What were the researchers aiming to do?
In 2004, researchers discovered that when they gave vitamin C to a mouse model of CMT1A, there was an improvement in the symptoms the mice were displaying. These mice also performed better in a series of muscle function tests than untreated mice. Since vitamin C is already freely available there was concern that some people with CMT1A were taking high doses of vitamin C, having read about this study, without there being clear evidence of a similar effect in humans. It was, therefore, decided that a trial should be set up to test if vitamin C did indeed have a similar effect in humans and whether it was safe for this group of individuals to be taking high dose vitamin C.
Dr Reilly and her colleagues in Italy set up this trial to test the safety and efficacy of vitamin C in CMT1A. The trial was a randomized, double-blind, placebo-controlled trial. This means that participants were randomly assigned to receive either vitamin C or a placebo (an inactive substance that looks and tastes just like vitamin C) and neither the doctors nor the participants knew who was getting what. As this was the first trial for CMT it was very important to think carefully about what to measure in order to correctly establish if there was a difference between the people treated with Vitamin C and those who got the placebo – these are called outcome measures. Prior to the trial starting, a European Neuromuscular Centre funded workshop was organised to determine the best outcome measures. The workshop was attended by an international group of clinicians and importantly also included two patient representatives.
Following the workshop it was decided to run the trial in the UK and Italy with the aim of recruiting 272 participants. The participants, aged between 18 and 70 years of age, would get three doses of either Vitamin C (1.5 g in total per day) or the placebo every day for 2 years. They were followed up every 6 months and measurements such as muscle strength, changes in feeling, walking speed and levels of pain and fatigue assessed. 50 participants were to be recruited in the UK arm of the study, run by Dr Reilly.
Of the original 50 participants, 38 completed the trial. The 12 who did not complete the trial dropped out for a variety of reasons including adverse events, pregnancy, admissions for surgery, withdrawal of consent and failure to attend follow-up appointments. Unfortunately the trial showed that while the high doses of vitamin C were safe, it did not improve the symptoms nor did it slow the progression of CMT1A on objective tests. Although this is a negative result, it was still important to carry out the trial to prove one way or the other whether vitamin C would have an effect. Researchers will be able to use this information and move onto exploring other avenues for possible therapy.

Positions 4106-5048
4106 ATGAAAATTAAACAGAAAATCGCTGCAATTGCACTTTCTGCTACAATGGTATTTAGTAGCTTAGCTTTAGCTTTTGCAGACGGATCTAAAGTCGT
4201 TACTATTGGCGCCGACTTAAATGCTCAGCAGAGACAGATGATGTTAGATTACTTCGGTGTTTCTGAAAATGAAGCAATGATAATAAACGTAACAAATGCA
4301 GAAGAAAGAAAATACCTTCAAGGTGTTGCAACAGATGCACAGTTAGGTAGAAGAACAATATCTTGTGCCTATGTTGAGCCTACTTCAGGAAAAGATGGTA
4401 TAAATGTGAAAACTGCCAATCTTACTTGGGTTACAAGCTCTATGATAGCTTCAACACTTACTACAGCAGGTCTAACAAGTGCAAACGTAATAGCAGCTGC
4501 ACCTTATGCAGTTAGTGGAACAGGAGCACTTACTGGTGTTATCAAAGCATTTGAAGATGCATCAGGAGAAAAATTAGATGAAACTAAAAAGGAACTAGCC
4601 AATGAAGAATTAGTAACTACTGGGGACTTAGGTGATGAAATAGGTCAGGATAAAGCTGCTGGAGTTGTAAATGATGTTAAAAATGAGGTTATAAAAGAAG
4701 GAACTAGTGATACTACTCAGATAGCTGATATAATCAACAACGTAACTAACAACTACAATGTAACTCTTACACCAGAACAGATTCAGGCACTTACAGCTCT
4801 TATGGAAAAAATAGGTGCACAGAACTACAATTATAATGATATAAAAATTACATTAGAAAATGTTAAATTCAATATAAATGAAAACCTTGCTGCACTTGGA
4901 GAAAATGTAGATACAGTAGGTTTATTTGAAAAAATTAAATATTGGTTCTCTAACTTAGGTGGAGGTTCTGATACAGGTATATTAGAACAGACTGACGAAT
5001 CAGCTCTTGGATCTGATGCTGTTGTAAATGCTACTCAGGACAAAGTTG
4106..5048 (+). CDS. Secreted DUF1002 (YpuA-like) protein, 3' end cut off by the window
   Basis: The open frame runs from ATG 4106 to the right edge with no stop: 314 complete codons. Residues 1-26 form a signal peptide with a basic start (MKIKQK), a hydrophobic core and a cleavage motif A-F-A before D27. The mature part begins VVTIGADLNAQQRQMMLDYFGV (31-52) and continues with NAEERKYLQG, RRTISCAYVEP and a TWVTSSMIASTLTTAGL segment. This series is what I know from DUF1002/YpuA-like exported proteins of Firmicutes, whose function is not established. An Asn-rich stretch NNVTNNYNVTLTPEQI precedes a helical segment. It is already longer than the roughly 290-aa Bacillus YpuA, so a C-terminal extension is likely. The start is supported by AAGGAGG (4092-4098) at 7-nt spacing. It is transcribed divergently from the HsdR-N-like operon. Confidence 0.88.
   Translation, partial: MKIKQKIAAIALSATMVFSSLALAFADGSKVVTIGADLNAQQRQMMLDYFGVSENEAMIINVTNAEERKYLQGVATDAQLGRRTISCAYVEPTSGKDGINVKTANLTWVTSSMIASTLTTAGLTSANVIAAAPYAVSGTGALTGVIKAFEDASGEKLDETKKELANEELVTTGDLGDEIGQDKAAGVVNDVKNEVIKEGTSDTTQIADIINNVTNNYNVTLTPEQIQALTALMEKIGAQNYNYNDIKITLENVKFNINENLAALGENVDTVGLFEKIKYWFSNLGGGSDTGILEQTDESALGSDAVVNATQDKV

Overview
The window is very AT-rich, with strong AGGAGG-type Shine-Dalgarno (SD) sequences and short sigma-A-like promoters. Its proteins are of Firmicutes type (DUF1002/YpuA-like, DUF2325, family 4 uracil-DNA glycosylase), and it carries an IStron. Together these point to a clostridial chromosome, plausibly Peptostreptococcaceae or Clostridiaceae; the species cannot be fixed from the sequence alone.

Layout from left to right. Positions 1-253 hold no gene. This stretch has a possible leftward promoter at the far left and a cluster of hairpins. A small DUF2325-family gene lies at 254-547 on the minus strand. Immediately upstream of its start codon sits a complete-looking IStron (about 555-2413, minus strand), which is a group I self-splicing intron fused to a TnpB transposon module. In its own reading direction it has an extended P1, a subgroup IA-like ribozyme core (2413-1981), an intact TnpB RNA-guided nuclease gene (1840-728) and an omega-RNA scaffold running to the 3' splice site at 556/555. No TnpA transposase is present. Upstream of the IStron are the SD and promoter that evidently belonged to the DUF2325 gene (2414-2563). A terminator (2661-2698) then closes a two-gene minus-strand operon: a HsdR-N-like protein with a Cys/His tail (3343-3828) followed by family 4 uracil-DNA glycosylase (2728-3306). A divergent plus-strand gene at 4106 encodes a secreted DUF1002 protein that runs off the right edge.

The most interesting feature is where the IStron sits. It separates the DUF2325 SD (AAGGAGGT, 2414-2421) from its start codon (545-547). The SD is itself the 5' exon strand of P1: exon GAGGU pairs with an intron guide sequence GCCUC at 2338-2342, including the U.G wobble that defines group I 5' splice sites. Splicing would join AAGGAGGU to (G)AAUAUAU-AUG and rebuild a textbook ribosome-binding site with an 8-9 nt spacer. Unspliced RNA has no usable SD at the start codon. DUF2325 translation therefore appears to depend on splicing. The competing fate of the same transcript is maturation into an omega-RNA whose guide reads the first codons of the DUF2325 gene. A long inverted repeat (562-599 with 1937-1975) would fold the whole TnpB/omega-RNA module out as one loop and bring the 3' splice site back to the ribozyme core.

One important result of this trial has been the validation of the outcome measures for CMT. The fact that this has been a long term trial (2 years) has also allowed Dr Reilly and her colleagues to gather detailed information about how this condition progresses and changes over time. This valuable information will help with the planning of future clinical trials for CMT.
This trial has shown that vitamin C does not improve the symptoms or slow the progression of CMT1A. As many people were taking high doses of vitamin C having heard about the animal study, it was important to determine if this might indeed prove to be an effective treatment or whether people were unnecessarily taking this substance.
The work done in this trial also will help to inform and improve future trials for CMT.
CMT is the most prevalent inherited neuromuscular condition affecting around 23,000 people in the UK. CMT1A is the commonest form of CMT and is caused by the presence of an extra copy of a gene that carries the instructions for a protein called peripheral myelin protein 22 (PMP-22). PMP-22 has an important role in the formation and maintenance of myelin. Myelin is the layer wrapped around the axon of nerve cells and it is important for the conduction of electrical signals down the nerve. It is thought that having an extra copy of the PMP-22 gene may impair the function of the myelin and thus affecting how well the nerves are able to conduct the electrical signals.
Project Leader: Dr Mary Reilly
Location: MRC Centre for Neuromuscular Diseases, Department of Molecular Neuroscience, UCL Institute of Neurology
Condition: Charcot-Marie-Tooth disease 1A
Duration: 3 years, completed August 2009
Total Project Cost: £201,601
Official Title: Randomised double blind placebo controlled trial of long-term ascorbic acid treatment in Charcot-Marie-Tooth disease type 1A.
Read more about Dr Reilly’s other Muscular Dystrophy Campaign funded research grant
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